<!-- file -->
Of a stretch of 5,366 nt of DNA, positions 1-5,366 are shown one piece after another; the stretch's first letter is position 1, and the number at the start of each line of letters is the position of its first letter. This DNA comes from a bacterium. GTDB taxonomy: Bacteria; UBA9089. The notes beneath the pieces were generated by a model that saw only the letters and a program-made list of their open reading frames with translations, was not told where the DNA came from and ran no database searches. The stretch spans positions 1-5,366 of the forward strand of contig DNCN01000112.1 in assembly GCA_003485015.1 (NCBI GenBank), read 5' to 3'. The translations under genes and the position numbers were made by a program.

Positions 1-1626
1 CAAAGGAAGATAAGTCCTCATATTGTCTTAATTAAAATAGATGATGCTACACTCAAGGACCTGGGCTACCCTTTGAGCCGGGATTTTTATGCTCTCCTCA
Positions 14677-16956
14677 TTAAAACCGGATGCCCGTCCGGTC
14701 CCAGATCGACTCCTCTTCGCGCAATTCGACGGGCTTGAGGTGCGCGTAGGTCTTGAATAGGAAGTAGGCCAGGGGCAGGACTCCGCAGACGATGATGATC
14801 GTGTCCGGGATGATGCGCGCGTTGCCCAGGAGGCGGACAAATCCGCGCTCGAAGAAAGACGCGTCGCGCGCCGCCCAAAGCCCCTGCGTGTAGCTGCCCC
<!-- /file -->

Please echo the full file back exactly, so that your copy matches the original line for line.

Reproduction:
Of a stretch of 5,366 nt of DNA, positions 1-5,366 are shown one piece after another; the stretch's first letter is position 1, and the number at the start of each line of letters is the position of its first letter. This DNA comes from a bacterium. GTDB taxonomy: Bacteria; UBA9089. The notes beneath the pieces were generated by a model that saw only the letters and a program-made list of their open reading frames with translations, was not told where the DNA came from and ran no database searches. The stretch spans positions 1-5,366 of the forward strand of contig DNCN01000112.1 in assembly GCA_003485015.1 (NCBI GenBank), read 5' to 3'. The translations under genes and the position numbers were made by a program.

Positions 1-1626
1 CAAAGGAAGATAAGTCCTCATATTGTCTTAATTAAAATAGATGATGCTACACTCAAGGACCTGGGCTACCCTTTGAGCCGGGATTTTTATGCTCTCCTCA
Positions 14677-16956
14677 TTAAAACCGGATGCCCGTCCGGTC
14701 CCAGATCGACTCCTCTTCGCGCAATTCGACGGGCTTGAGGTGCGCGTAGGTCTTGAATAGGAAGTAGGCCAGGGGCAGGACTCCGCAGACGATGATGATC
14801 GTGTCCGGGATGATGCGCGCGTTGCCCAGGAGGCGGACAAATCCGCGCTCGAAGAAAGACGCGTCGCGCGCCGCCCAAAGCCCCTGCGTGTAGCTGCCCC